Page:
4. Listen to her, really listen to her, when she talks about her frustration during her first four years in the family business, because this is where it all begins. 'You know, I'm surprised I was still in the family business because I always thought that this wasn't where I was meant to be. I was just really doing it for my family but I was never really happy and fulfilled.' 

5. Remember the important chronology of her job shifts: Sales & Operations - Marketing - Production. 'I ended up in production because I realized that Mary Grace won't be able to grow if none of us heads production.' You got to give it to her: even if she wasn't exactly happy, Mian always thought about the business' needs first. That's one mark of someone who deeply cares.

6. Take note of a significant game changer: 'My dad started to prod me to take further studies in baking. Seeing that I did not understand what was going on in production, I realized I really had to. But the secret is I only said yes to New York because... well, it's New York.'

7. And then brace yourself. Because this is where the magic happens. 'Orientation Day was, hands down, the scariest day of my life. We all had to introduce ourselves and while everyone was saying they were there because they loved baking, I couldn't say the same thing. I was just really there to learn.' Note: Dear Mian, tell your past self that's where everything begins. That it's in the humble admission where great things take shape. That saying that made you the best student in the room.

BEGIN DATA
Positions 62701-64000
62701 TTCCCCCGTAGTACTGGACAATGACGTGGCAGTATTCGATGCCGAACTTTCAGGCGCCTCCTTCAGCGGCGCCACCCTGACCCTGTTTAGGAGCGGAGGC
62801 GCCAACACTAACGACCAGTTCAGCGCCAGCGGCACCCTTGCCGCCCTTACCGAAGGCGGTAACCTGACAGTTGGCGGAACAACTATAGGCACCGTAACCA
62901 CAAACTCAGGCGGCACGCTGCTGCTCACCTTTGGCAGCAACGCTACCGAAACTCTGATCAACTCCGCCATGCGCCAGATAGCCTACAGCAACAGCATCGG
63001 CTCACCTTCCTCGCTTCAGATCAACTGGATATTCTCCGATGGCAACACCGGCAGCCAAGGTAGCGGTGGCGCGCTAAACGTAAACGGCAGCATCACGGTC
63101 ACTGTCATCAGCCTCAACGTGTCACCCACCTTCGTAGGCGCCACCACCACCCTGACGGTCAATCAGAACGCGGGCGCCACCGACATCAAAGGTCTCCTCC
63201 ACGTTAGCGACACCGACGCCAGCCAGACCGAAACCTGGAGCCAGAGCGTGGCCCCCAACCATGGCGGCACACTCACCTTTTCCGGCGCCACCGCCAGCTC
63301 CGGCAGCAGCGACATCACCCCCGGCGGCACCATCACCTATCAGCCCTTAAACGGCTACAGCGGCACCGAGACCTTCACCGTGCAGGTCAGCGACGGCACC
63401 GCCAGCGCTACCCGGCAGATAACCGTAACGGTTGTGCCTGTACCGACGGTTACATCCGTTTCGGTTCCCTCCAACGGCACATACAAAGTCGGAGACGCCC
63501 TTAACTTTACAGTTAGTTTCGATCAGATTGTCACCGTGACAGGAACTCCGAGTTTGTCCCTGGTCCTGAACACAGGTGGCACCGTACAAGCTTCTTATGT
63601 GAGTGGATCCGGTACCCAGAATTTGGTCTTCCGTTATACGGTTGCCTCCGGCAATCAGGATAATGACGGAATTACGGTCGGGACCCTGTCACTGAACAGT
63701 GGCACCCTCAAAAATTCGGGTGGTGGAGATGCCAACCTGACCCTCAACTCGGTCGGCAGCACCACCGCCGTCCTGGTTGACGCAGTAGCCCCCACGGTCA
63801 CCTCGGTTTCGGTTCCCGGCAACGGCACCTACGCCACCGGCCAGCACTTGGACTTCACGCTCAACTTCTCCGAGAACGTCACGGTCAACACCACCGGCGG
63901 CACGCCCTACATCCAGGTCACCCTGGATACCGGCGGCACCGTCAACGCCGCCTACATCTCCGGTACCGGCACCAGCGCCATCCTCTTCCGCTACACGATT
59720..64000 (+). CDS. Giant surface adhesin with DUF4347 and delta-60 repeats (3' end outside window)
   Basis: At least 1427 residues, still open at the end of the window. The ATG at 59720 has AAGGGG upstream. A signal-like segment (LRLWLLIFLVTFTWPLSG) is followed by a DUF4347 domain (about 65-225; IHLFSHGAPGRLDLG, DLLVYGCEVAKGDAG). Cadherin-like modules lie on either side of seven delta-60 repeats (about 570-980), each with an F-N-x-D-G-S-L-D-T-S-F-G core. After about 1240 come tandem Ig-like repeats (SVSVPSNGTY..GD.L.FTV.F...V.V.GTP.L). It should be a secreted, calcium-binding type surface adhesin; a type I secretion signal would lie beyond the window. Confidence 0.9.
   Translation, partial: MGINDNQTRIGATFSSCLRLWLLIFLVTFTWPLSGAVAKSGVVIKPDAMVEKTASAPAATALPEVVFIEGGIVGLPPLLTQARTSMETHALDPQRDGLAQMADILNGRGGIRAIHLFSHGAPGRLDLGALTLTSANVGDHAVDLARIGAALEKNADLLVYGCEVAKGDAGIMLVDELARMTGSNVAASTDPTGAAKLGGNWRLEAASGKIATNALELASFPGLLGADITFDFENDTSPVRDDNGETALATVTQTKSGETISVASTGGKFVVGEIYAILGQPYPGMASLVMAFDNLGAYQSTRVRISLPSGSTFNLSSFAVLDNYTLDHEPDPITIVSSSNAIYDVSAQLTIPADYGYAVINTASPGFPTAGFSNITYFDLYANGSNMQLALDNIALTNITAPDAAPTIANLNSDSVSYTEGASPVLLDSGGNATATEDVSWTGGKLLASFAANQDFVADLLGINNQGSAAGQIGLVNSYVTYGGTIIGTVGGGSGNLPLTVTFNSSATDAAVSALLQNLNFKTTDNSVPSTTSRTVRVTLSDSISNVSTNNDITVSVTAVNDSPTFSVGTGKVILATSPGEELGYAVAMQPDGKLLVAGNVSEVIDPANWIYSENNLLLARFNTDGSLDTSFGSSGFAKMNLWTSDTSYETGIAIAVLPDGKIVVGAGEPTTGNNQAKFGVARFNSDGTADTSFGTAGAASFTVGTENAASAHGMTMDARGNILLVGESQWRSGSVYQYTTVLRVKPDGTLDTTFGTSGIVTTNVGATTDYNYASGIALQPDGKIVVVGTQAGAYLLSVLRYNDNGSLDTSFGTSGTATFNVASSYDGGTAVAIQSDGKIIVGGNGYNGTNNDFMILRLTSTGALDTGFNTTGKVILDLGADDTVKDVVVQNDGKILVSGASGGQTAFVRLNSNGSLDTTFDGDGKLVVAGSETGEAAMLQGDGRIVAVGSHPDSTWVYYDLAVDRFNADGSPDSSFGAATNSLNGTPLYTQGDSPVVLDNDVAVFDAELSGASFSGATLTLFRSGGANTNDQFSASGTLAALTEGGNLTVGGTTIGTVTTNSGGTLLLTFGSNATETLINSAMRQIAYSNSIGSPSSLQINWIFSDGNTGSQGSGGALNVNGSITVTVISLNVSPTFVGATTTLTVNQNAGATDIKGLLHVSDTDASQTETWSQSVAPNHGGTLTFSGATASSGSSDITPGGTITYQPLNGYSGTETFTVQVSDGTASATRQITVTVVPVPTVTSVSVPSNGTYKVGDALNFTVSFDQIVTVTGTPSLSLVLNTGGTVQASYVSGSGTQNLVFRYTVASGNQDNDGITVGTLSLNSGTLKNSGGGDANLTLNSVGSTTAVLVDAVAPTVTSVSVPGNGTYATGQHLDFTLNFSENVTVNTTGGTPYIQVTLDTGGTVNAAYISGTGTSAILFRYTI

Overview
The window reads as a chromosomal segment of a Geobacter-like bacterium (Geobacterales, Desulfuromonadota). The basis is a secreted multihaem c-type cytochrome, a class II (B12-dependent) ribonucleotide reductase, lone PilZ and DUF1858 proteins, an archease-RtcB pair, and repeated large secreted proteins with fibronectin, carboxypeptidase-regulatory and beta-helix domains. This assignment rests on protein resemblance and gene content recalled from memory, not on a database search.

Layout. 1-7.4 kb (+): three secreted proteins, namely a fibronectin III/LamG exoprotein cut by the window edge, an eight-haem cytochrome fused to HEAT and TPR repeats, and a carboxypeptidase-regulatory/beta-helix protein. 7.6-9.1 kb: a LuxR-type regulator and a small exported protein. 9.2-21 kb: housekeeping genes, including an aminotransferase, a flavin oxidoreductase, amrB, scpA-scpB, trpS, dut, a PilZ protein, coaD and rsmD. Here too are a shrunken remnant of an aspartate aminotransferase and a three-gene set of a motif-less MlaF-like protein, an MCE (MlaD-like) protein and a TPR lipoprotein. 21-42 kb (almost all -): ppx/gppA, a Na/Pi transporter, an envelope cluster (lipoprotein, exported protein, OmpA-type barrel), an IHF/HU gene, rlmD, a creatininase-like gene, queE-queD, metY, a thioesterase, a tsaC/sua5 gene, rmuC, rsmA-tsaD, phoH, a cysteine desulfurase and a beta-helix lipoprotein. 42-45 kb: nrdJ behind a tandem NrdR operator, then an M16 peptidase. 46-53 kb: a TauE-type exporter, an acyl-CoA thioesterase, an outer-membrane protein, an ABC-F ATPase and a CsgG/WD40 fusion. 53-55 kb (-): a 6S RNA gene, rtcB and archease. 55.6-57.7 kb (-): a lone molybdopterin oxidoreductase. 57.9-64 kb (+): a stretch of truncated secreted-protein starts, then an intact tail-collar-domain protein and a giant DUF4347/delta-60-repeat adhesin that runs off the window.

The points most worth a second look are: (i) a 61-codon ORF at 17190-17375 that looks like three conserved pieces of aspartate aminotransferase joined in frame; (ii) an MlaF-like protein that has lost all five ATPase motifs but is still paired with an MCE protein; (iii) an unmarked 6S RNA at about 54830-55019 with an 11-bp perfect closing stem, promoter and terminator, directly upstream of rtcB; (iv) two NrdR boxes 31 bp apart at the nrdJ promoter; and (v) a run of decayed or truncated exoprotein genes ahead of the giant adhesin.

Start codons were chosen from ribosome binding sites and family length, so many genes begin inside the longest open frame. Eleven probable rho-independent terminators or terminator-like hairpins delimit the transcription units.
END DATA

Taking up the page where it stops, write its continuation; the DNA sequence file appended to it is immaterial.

8. Witness her tell the story of how she fell in love: 'The thing about me is that if you scare me enough, I'll challenge myself to do it. So I did it. And then with every new recipe, every new pastry, and every new learning, I finally understood baking. So I fell madly in love with it.'

9. And how she spread that love: 'I remember every night after school, I would run home and email my parents about what I did that day. I cried tears of joy, a lot, because I was making them proud. And then I realized that in doing it for them, I made myself so much happier, too. Everything came full circle and I was just thanking them all the time.'